On January 11th, 2000, I hopped on a plane to start a 12-month Rotary Youth Exchange program in Sao Paulo, Brazil.
It was the first thing I had done in years that gave me genuine feelings of nerves, anxiety and excitement wrapped up together.
I had just finished high school in a cloud of smoke, uninspired by anything that was taught and just feeling trapped in a small Australian country town in the middle of nowhere.
Rodeo & ute popularity, tall-poppy syndrome and general apathy were just a few things that had worn me down.
To move from a town of around 4,000 to a city of around 17,000,000 was daunting but exactly what I wanted and needed.
How can I aptly describe how this year away changed me and the course of my life?
For one, the impossibility of learning to speak another language lost its power. After only knowing a few words and phrases, within 3 months I was communicating okay. By the end of the 12 months I was thinking and dreaming in Portuguese.
I was really lucky with the families I lived with.
Normally an exchange student would stay with 4 families, each for 3 months. I stayed with 2: The Shimabukuro family for 7 months and the Stefanelli family for 5.
Each family had children who had just been on the same kind of exchange program to Turkey, as well as other siblings who were just top-quality, interesting people.
Liana, my first host-sister, turned out to be one of my closest friends. Very down-to-earth and supportive. Called me on my bullshit when required too.
Apart from both families being lovely & welcoming people, I had relative freedom to go out, meet people and do things that interested me. And they were quite lenient in giving me chances which might have otherwise had me sent home.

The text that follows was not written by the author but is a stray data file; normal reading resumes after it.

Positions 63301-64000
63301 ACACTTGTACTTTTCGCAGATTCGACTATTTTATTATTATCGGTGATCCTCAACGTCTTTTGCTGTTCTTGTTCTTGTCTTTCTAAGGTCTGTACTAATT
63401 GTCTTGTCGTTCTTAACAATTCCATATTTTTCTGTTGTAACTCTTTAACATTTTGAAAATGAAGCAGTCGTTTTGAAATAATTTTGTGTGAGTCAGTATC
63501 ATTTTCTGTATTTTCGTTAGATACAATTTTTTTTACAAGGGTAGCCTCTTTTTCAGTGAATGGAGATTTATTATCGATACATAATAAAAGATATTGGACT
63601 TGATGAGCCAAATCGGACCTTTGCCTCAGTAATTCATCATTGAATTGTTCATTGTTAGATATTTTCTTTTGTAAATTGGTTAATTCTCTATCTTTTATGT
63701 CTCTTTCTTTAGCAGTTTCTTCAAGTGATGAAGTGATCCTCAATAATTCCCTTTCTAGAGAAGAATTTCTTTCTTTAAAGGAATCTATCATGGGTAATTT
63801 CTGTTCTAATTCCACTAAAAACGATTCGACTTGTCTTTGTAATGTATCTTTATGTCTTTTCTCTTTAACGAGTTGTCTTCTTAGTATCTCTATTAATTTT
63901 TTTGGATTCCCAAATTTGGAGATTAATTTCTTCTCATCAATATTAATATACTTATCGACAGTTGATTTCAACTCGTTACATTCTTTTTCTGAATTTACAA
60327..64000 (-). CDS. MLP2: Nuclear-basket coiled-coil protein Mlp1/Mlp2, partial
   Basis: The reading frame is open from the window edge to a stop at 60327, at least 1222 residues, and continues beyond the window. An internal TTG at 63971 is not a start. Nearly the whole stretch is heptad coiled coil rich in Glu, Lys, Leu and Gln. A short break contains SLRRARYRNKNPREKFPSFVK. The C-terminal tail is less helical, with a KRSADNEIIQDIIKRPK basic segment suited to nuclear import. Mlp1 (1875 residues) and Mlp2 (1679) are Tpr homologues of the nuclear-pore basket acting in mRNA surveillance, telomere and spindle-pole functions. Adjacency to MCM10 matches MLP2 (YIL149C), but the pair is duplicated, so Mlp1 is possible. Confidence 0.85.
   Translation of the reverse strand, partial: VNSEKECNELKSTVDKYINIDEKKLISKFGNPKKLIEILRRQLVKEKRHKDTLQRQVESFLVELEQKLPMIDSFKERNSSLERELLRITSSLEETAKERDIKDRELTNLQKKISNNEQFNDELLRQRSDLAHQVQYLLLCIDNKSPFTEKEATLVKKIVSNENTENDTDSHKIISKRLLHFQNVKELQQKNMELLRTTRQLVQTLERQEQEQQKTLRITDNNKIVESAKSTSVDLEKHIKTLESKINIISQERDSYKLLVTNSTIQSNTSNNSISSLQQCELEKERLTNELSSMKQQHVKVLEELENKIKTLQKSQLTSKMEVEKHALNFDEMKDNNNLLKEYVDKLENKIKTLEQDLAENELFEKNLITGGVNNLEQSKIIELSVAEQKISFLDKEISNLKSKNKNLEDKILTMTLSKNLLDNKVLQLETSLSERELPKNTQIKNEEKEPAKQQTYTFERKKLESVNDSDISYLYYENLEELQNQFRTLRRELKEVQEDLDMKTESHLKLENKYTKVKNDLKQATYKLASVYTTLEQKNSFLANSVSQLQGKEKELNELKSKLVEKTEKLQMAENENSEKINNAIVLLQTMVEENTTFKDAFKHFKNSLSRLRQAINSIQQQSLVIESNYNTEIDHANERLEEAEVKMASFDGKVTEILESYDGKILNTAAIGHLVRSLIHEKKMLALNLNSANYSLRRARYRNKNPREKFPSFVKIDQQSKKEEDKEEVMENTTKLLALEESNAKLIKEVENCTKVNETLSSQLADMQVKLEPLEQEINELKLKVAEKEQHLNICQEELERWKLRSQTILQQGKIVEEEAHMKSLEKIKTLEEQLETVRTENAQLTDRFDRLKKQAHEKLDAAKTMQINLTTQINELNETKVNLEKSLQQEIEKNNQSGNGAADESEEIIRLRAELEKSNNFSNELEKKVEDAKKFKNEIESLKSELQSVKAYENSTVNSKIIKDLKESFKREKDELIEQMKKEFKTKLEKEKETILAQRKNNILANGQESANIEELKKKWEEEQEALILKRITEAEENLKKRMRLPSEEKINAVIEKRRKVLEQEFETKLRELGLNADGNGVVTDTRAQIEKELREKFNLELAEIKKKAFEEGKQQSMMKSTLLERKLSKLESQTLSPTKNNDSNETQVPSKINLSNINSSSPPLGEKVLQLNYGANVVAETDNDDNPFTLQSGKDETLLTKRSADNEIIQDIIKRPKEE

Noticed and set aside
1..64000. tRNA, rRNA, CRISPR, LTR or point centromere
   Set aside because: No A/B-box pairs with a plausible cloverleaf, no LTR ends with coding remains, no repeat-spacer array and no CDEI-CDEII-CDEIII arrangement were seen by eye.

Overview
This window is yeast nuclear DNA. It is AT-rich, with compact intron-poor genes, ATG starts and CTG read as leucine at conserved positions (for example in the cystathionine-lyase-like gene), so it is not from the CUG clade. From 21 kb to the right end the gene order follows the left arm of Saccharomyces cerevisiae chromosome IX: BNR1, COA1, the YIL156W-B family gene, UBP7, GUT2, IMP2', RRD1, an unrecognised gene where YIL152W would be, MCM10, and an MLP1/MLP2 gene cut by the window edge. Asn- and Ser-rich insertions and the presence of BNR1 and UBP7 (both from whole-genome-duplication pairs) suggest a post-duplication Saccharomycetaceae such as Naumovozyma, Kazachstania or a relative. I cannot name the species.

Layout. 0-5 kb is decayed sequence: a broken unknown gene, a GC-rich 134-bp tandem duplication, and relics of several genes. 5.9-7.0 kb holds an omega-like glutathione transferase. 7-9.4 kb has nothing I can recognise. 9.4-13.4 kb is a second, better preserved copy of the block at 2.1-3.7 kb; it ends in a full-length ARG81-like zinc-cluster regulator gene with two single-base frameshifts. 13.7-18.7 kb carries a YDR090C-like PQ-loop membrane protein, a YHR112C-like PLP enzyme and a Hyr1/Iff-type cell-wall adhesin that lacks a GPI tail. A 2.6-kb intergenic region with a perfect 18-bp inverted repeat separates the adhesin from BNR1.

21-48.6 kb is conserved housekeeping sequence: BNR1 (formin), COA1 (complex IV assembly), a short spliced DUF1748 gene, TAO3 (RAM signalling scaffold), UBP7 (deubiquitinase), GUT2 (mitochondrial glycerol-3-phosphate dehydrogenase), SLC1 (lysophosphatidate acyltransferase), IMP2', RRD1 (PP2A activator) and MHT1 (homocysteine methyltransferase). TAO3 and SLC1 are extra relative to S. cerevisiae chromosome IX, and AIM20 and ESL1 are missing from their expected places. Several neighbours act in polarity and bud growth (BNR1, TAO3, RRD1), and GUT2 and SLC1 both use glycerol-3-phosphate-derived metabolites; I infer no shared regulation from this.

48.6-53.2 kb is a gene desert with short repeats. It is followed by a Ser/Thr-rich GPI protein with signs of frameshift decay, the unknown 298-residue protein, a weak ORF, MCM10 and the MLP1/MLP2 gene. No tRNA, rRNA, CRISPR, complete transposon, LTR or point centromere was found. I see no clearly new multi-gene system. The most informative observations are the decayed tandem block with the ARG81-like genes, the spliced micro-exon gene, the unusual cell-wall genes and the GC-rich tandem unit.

Rotary has a policy called the 4 D’s:
- No dating
- No drinking
- No driving
- No drugs
Other exchange students told me of some of their unpleasant family experiences/situations and I just thank the exchange program gods for ushering me to my beautiful host families.
For the first couple of months, my closest friend was another exchange student from Japan, Hiroshi Inaba. I wrote about our friendship here.
In Brazil I was attending high school however, as I said, I had already finished high school in Australia. The school principal was easy-going. Later in the year, after repeated days of me turning up a couple of hours late she called me into her office and kindly suggested if I was going to come late I should just not come at all.
I took her at her word. So for the last 3/4 months of the exchange I was only going a couple of days a week, if that.
But I was lucky with my school.
(Just like my host-families.)
I got to know many awesome and supportive people there.
One guy in my class, Luiz, was just (and still is!) the most positive, calming, welcoming, comfortable-in-his-own-skin person I could have come across.
For example, one day I came a bit late. I walked into class and in Brazil when you see someone you give a kiss on the cheek with girls and a handshake for the guys.
I kissed the first person closest to the door.
Unintentionally, I had started a chain-reaction of needing to walk up & down the aisles past every desk to kiss-hello or give a handshake to everyone in the class! The teacher stopped for me and everyone obliged, many of them not-so-enthusiastically.
I felt like a real drag.
But when I got to Luiz he stuck out his hand with his chest puffed up and a huge smile. He genuinely wanted to greet me as a friend.
He instantly made me feel welcome.
Amazingly, his younger brother Leandro was just as kind and positive. We are all still friends today.
Despite smoking and drinking a lot of the year away, I dedicated quite a bit of my time learning capoeira, a dancing martial art that was created by Brazilian slaves hundreds of years ago.